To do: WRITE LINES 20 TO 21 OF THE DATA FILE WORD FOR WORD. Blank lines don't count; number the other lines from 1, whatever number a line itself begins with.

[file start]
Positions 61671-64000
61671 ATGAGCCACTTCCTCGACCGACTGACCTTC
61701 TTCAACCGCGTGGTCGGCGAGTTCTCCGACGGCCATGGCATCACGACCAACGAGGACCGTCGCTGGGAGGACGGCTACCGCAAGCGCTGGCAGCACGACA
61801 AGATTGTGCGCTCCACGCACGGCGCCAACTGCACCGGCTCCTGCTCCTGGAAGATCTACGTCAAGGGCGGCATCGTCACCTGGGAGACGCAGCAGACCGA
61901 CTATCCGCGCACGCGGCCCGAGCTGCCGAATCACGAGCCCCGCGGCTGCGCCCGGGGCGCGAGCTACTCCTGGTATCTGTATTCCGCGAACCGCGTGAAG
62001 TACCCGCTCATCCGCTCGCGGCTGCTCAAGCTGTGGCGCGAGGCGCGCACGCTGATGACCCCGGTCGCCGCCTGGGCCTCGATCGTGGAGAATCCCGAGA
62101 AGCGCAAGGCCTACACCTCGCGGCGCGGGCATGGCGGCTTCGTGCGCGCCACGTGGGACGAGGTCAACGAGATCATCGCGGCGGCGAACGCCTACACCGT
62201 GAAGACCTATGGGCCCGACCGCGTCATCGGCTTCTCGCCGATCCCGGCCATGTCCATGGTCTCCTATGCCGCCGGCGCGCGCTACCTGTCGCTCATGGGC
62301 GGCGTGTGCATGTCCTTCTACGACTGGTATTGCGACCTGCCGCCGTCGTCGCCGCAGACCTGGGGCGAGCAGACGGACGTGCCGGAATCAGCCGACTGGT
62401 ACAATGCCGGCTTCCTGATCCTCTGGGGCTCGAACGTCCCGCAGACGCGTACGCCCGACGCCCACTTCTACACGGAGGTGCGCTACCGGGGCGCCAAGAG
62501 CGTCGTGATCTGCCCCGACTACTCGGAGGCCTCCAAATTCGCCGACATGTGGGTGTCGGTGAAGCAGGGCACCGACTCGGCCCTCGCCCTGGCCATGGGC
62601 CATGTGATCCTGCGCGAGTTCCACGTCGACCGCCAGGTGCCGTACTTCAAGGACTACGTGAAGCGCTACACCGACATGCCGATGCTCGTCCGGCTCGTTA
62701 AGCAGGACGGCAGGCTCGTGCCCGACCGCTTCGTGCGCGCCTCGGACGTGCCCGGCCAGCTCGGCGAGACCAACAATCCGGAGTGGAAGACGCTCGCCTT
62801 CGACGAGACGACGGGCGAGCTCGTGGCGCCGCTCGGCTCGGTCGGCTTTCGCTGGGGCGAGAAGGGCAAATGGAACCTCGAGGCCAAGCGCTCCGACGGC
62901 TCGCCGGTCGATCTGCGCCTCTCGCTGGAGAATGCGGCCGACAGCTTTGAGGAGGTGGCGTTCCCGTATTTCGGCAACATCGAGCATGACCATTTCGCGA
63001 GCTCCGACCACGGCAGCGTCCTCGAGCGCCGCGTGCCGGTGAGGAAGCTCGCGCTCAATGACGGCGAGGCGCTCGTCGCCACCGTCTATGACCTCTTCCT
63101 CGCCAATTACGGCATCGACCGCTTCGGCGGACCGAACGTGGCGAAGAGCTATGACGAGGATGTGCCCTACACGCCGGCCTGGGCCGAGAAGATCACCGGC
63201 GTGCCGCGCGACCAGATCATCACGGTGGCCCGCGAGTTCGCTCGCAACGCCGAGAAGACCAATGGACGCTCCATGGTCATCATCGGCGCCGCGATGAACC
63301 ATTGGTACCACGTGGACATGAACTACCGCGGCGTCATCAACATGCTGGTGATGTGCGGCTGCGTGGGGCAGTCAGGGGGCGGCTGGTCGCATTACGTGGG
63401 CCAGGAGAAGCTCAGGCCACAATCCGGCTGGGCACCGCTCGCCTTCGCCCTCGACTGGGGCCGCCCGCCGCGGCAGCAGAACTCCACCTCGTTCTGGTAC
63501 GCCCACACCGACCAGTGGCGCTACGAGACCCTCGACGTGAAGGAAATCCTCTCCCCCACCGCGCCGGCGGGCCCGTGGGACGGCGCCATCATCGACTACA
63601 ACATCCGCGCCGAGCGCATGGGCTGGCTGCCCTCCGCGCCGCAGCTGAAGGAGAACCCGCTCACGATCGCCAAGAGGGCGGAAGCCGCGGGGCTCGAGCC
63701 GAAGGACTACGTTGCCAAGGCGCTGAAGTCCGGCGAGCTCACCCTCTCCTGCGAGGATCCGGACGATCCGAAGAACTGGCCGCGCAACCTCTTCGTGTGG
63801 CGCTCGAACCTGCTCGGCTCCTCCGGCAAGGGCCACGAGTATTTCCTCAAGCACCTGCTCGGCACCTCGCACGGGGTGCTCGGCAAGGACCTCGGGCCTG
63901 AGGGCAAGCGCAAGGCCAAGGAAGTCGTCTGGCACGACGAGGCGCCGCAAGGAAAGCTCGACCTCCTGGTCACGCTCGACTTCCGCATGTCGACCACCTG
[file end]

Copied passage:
63401 CCAGGAGAAGCTCAGGCCACAATCCGGCTGGGCACCGCTCGCCTTCGCCCTCGACTGGGGCCGCCCGCCGCGGCAGCAGAACTCCACCTCGTTCTGGTAC
63501 GCCCACACCGACCAGTGGCGCTACGAGACCCTCGACGTGAAGGAAATCCTCTCCCCCACCGCGCCGGCGGGCCCGTGGGACGGCGCCATCATCGACTACA